After 200 Sugar Land houses flooded during Hurricane Harvey in August 2017, drainage emerged as a top priority for the city, city officials said.

Sugar Land voters approved a $90.76 million general obligation bond in November 2019, which included $47.6 million for drainage under Proposition A. Three years later, following a pandemic and rising construction costs, the city has checked four of 10 projects off the list.

When the city was developing the bond, drainage stood out as a top-priority need, City Engineer Jessie Li said, with those areas that flooded during Harvey taking top priority.

An additional concern arose over street ponding, which hindered emergency responders and people’s ability to travel.

The city also conducted drainage studies prior to the bond in 2013 and following Hurricane Harvey and created the Integrated Stormwater Management Model, which can model the drainage performance throughout the city’s system. The model allows staff to input a quantity of rain over time, such as 6 inches per hour, and see how the city’s system will perform.

“We used all of that to inform our decisions on developing the bond election. And year after year, what we’ve seen as priorities from our citizens are drainage and mobility,” Sugar Land Communications Director Doug Adolph said.

Li said through the combination of resident input, the drainage study and modeling—prioritized by need and what the city could afford—the city decided on the 10 projects to pursue. The projects were listed on the ballot during the November 2019 election, which garnered 71.28% approval from voters. Sugar Land now has another opportunity to address flooding concerns with an allocation of $4.1 million in federal funding from the Houston-Galveston Area Council and a partnership with Fort Bend County for a share of its $56.03 million allocation.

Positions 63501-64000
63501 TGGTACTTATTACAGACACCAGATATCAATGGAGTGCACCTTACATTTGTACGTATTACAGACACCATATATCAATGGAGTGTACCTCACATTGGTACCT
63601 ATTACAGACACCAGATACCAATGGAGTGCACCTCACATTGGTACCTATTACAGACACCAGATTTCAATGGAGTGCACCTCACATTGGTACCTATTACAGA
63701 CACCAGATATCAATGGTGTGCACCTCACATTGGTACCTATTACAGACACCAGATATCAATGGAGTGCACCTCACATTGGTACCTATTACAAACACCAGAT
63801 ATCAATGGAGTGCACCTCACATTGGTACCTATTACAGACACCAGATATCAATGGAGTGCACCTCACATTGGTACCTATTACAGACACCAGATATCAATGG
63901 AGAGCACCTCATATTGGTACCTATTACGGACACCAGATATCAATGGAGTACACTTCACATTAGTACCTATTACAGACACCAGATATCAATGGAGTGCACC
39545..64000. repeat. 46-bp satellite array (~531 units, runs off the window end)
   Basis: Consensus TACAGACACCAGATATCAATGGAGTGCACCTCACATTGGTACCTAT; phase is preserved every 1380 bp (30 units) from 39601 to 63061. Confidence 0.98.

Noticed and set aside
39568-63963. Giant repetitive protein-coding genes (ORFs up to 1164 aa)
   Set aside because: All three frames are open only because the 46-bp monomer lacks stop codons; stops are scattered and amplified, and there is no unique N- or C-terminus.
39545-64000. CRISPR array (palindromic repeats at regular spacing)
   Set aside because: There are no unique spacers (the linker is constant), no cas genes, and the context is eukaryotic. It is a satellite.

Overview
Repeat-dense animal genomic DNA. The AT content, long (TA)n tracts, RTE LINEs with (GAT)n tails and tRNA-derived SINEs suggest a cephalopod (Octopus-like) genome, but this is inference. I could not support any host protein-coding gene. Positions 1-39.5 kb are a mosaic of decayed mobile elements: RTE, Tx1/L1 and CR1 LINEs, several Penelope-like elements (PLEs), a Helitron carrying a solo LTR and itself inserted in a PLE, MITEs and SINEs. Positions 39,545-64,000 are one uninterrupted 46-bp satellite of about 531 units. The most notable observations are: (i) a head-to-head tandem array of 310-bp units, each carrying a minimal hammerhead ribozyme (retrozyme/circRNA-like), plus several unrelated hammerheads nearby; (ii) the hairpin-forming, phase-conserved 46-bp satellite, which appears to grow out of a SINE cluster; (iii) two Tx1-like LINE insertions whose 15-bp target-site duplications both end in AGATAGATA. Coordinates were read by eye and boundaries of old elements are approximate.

Progressing through projects

Since 2019, Li said the city has made “significant progress” on those drainage projects. Four of the 10 have been completed, and the city has made design progress on the remaining six. The city is preparing to go out for bids for Phase 2 of Sugar Creek drainage improvements at Montclair Drive in early 2023, she said. The $5.5 million project will upsize existing storm sewer pipes, outfall and inlets along with pavement replacement along the entire stretch of Montclair Drive.

While the bond passed in November 2019, the money did not become available until October 2020. So far, Phase 1 of Sugar Creek drainage improvements at Montclair Drive, Greatwood Village drainage improvements, flood control improvements at Dam III, and drainage improvements for New Territory and Chatham Avenue have been completed. “Those projects definitely reduced the flood risk for our residents in identified areas,” Li said.

Two years later, the city has the same goals: meeting its performance criteria, including no structure flooding, reduced street ponding with one lane drivable and flooding during a 100-year flooding event not exceeding 9 inches above the curb. A 100-year flooding event is a flood that statistically has a 1% chance of occurring in any given year.The city has received positive feedback from the completed projects, Li said.

“We’ve already seen some of this during significant rain events we’ve had since that time,” Li said.

Li said she anticipates the second round of improvements in the bond package will have similar results.